Innovate 2011: Smarter Software, Better Economics
Here’s my observation about the kickoff session at this morning’s Innovate 2011 event in Orlando, Florida, the IBM conference focused on smarter software and systems:
The best software in the world is everywhere around you — it helps power your car, your refrigerator, your computer, your travel reservation systems, the list goes on. And yet, at the same time, when it’s working at its best the best software in the world is hardly even noticeable!
However, its benefits and economic impact should be noticeable and even quantifiable, and therein emerged the theme for this morning’s kickoff keynote session, one we’ve become increasingly accustomed to in these austere times: Getting more value from less resources.
Though many may have become weary of beating that drum, from a software and systems perspective, however, it seems as though there’s still plenty of additional value to be derived in developing complex applications and systems, if only we would change the way we behave and develop them.
IBM executives Gina Poole, Dr. Kristif Kloeckner, Robert LeBlanc, and Walker Royce all highlighted and introduced several during the morning’s keynote to provide demonstrable proof of how large, complex organizations are realizing that value via three foundational practices: Integration, Collaboration, and Optimization.
General Motors Powers The Volt With Massive Software Reuse
Bill Bolander, a technical fellow for General Motors, took the stage to bring the renowned automaker’s case study to life. GM delivered the electric-powered Volt in only 29 months, a car which has some 10 million lines of code.
Bolander explained to the Orlando audience that there’s “not a better time to be a systems or software engineer” even in these austere times. GM has 16 development application centers across the globe, responsible for everything from code development for the powertrain to the chassie to HVAC and beyond.
This team creates a global software product line for use across the GM vehicle portfolio, and those assets now get applied across various vehicle programs. Because of their integrated, collaborative approach to development GM has seen substantial returns in both time to market and efficiency, without sacrificing quality.
As Bolander quipped, “When you hit the brakes, they need to work.”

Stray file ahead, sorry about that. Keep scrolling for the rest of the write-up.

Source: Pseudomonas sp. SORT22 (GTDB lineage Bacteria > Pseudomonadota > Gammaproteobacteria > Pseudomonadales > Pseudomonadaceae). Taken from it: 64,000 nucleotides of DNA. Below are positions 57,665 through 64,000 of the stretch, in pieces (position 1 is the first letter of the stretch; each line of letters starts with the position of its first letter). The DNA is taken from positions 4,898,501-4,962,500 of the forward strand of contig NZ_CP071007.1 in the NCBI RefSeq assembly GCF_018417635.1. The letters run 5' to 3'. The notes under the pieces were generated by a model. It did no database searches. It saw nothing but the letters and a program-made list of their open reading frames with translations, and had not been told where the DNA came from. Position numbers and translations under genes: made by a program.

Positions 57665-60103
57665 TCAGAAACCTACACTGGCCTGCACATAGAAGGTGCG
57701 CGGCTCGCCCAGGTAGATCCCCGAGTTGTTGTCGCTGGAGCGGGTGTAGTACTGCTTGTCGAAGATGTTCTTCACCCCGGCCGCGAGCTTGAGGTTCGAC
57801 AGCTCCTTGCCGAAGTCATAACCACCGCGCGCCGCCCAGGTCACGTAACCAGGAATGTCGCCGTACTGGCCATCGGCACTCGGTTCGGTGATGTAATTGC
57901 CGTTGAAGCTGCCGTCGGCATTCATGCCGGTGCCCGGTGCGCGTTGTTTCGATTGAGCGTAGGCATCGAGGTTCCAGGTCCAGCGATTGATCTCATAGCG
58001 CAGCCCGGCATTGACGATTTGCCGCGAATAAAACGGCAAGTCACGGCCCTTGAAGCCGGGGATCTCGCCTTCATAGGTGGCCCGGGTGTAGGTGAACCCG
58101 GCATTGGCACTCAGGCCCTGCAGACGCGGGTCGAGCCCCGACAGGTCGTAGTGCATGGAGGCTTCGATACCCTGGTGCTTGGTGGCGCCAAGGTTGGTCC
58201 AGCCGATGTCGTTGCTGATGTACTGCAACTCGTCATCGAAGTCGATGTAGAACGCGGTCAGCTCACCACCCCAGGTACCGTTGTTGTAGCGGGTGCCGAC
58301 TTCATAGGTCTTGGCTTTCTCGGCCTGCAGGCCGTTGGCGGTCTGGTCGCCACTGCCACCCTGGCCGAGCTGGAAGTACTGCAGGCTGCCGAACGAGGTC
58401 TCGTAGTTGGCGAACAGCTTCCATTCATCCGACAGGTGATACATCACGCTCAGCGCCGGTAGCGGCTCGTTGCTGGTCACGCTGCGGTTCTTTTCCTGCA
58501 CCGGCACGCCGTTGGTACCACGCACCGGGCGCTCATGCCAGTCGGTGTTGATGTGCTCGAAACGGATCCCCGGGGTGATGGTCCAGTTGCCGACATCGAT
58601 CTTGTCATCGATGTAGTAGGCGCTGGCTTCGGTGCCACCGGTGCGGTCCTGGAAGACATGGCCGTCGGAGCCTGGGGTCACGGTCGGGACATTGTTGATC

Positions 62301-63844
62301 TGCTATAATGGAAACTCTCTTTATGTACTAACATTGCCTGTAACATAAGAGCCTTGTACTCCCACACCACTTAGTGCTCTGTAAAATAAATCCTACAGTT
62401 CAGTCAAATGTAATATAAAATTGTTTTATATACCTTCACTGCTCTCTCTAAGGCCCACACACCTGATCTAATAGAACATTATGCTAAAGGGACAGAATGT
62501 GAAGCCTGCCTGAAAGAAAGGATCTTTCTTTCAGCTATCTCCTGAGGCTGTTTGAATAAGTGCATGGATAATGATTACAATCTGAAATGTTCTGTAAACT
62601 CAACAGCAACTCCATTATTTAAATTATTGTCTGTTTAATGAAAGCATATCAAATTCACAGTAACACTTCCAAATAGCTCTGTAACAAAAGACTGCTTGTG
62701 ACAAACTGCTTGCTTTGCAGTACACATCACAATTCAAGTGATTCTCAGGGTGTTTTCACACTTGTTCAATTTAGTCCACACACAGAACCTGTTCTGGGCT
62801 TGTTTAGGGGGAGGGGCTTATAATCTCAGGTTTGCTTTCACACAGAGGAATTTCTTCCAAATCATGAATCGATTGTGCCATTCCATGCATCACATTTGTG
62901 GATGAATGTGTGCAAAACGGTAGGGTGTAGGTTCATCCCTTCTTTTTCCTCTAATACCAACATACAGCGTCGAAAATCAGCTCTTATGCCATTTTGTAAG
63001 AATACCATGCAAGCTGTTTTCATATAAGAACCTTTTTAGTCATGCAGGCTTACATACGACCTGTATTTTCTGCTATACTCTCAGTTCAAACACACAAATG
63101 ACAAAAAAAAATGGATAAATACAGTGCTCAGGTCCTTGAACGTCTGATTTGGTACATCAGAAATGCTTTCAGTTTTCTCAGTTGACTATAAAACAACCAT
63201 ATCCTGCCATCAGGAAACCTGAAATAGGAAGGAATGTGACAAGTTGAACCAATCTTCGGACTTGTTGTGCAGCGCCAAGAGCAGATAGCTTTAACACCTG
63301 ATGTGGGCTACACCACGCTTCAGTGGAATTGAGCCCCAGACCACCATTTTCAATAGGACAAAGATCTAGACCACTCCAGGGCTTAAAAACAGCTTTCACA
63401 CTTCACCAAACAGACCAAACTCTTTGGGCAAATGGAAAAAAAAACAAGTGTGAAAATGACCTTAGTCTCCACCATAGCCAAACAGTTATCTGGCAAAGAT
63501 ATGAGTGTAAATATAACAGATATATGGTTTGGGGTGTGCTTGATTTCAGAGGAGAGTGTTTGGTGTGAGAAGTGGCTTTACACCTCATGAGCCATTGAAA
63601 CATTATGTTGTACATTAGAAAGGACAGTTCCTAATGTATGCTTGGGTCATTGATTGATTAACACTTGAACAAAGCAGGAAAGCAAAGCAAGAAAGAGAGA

That’s certainly how I prefer my car to operate!
As a specific example of the efficiencies, 90% of the software developed for conventional gas cars was reused on the Volt, 80% from their hybrid electric.
The General Motors study was a powerful one in terms of economic value to the organization that practices smarter software and systems development. But it wasn’t the only one.
Danke Bank: Multilingual, Multicurrency, Unified Development
Danke Bank is the second largest bank in Scandinavi and operates in 15 countries throughout Europe, and according to Peter Rasmussen, the bank’s philosophy for banking and information technology is simple: One platform for all.
They have five million customers, 2.4M of which bank via the Internet, with some 670 branches in 15 countries.
But, in terms of simplification, they use one IT platform for their entire organization. Though they still spend some $375M on software development every year, Rasmussen explained their their philosophy was “creating more value for less resource.”
To do so, his team adopted the Rational approach to smarter development, evolving their focus from documents and assets to outcome and results, and moving quicker in the market while addressing the big uncertainties earlier in the development process where they could be more readily (and less expensively!) addressed.
What did they learn? Well, as an example, those projects which had an experienced project manager saw a 50% bottom line impact.
They also improved collaboration among the bank’s key stakeholders, identifying honest measures that would help them focus on the right improvements that would matter most to Danke Bank.
Software Development At IBM Software
So, the question might be asked, do the shoemaker’s children go barefoot? Apparently not when it comes to software development at IBM.
IBM started its own agile transformation in the mid 2000s, where it had 26K developments in more than 70 locations just in its software business. Starting in 2006, Dr. Kloeckner explained, his team started measuring achievement against development goals and incented them to collaborate and share.
He also empowered them with software lifecycle tools, to help make changes stick and pervasive. “Tools, not rules” Kloeckner explained.
Revenue per headcount saw a net gain of 15% (how IBM measures productivity), and reduced scrap and rework by 4.5%. The company also avoided $300M in maintenance costs, and asset reuse shot up dramatically, with the code repository accessed some 70K times per week!
Walker Royce explained the ultimate moral of this story. Better software economics is a result of measured improvement for improved predictability, and agility for improved operational efficiency.
Thsose organizations who better measure and manage their development process better manage uncertainty, and in turn, drive costs down through more accelerated integration testing and measurement of cost of change trends.
As Royce summarized, “Your ability to respond quickly is a key differentiator.”